The shared campus concept has several benefits. It cuts facility-related expenses by almost half for each congregation and saves additional dollars with shared office and programs. It removes most of the time-consuming facility issues from the church council agendas so the councils can focus on more important matters. A shared campus allows volunteers to devote more time on mission and less on maintenance. It shows the community that Christians can work together ecumenically and it helps local government by taking less property off the tax rolls. A shared campus cuts the environmental impact of the congregation by almost half. Shared campus congregations also report stronger youth programs due to the additional critical mass.

The main obstacle to forming a shared campus situation is the natural tendency to identify one's church in terms of the building and the resulting pride of ownership that congregations tend to develop. A second big obstacle is the fact that the money that each partner brings to the table is not likely to be exactly equal. For a shared campus to work the leaders have to nurture a mindset that says that money and land and buildings belong to God and not to the congregation. A minor obstacle can be community identification--people aren't used to seeing the names of two churches on one building.

A critical key is a well-crafted partnership agreement. Successful agreements provide for parity in decision-making and they anticipate the problems that are likely to come up. Fortunately there are some good model agreements available.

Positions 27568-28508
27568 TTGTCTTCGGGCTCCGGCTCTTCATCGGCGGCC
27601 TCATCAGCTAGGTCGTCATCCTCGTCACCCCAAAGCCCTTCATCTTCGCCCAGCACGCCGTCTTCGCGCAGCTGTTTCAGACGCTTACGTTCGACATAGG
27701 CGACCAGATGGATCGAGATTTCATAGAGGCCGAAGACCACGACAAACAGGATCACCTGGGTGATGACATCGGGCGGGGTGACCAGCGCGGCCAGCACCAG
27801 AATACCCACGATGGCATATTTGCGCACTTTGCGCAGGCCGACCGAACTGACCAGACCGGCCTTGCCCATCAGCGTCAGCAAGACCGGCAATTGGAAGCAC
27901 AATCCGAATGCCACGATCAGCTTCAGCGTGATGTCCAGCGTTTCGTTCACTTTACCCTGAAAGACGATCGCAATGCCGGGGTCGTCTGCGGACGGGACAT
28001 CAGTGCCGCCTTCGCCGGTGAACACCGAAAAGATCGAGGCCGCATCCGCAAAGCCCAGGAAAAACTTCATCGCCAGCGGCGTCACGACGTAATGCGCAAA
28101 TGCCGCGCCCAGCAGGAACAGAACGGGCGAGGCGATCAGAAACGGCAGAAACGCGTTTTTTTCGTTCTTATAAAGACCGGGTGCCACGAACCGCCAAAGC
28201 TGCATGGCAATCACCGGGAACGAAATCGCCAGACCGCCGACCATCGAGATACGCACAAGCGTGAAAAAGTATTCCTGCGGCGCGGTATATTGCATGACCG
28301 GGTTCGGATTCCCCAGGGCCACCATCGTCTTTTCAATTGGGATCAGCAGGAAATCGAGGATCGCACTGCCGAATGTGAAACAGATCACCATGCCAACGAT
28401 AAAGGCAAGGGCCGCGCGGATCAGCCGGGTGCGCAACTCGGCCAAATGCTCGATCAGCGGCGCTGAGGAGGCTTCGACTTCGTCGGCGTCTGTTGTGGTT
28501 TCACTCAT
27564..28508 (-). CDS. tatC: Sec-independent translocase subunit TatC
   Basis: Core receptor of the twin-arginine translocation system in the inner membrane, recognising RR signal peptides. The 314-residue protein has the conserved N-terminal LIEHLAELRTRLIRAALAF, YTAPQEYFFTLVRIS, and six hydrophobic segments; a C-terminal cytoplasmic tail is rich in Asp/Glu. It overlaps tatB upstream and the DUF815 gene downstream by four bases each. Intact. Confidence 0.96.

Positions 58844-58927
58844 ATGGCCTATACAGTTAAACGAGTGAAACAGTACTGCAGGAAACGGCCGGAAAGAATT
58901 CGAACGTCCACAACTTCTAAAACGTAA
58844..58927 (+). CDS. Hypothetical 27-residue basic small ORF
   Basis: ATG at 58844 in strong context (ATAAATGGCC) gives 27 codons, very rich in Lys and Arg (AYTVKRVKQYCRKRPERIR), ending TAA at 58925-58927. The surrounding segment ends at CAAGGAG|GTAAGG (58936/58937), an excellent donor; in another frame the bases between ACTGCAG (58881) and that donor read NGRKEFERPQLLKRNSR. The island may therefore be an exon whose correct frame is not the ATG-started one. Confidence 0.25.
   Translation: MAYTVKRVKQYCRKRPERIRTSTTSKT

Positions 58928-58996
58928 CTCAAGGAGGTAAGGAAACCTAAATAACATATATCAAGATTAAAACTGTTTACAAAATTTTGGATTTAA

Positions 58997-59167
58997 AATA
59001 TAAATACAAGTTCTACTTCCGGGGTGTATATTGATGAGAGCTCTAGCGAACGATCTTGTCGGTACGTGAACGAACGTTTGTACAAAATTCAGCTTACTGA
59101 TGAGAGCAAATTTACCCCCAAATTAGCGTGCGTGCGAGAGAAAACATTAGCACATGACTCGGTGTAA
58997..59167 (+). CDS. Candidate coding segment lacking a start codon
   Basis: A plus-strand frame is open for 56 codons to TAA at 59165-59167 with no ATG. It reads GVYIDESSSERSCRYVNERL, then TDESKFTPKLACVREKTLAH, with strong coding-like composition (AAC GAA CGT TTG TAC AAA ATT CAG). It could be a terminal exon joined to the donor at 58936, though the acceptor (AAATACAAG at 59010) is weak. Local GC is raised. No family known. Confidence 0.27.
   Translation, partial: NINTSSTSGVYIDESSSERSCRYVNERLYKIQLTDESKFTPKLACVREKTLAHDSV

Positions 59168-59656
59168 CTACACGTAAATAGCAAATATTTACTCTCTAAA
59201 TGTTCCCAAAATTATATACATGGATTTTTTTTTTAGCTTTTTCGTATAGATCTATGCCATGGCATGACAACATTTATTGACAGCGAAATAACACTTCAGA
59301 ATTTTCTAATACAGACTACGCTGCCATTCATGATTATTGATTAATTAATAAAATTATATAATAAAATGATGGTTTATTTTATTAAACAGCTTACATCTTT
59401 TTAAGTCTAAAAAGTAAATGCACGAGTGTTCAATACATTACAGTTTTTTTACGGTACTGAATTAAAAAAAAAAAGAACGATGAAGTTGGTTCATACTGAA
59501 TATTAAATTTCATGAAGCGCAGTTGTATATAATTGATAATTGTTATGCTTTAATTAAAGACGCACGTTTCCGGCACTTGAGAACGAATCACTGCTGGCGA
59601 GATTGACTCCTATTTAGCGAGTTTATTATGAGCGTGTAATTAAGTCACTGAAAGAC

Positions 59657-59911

If you know other examples or are involved in a shared campus situation send a note to this site to tell us your story and give your feedback.


The History of Union Churches and Federated Churches in the United States

The "union church" concept started in Pennsylvania by Christians of Lutheran and Reformed backgrounds who came to the US from Germany. Being frugal people, it was not unnatural for them to construct one building in a community to house two congregations. They often had Lutheran and Reformed services on alternate Sundays because ministers were scarce and often served a circuit of several churches. Union churches tended to either separate as they became wealthy enough to support their own buildings or to consolidate into one congregation, but as late as 1966 there were at least 163 union churches still in existence. Some are going strong today. One example is St. John's United Church of Christ in Laurys Station, PA. St. John's started as a Lutheran-Reformed shared campus in 1872 and consolidated as a UCC church in 1965. This account is from a 1967 book by Horace Sills titled Grassroots Ecumenicity. This fascinating book is apparently out of print but used copies are available at low cost from Amazon and other booksellers.

"Federated" churches were fairly common in the 1940's and 50's in North Dakota and presumably other states. Both federated and union churches involved two congregations of different denominations sharing one building but the way that pastors rotated was quite different. In union churches the pastors rotated on a weekly basis. Federated churches called one pastor from one of the denominations. That pastor led one service each Sunday that incorporated elements from both denominations. When the first pastor left the church would generally call a pastor from the other denomination. Federated Church in Grand Forks, North Dakota is Baptist and United Church of Christ and is still going strong today. The sanctuary has both a baptismal font and a baptismal pool.

Copyright 2009-2012 ChurchFuture.com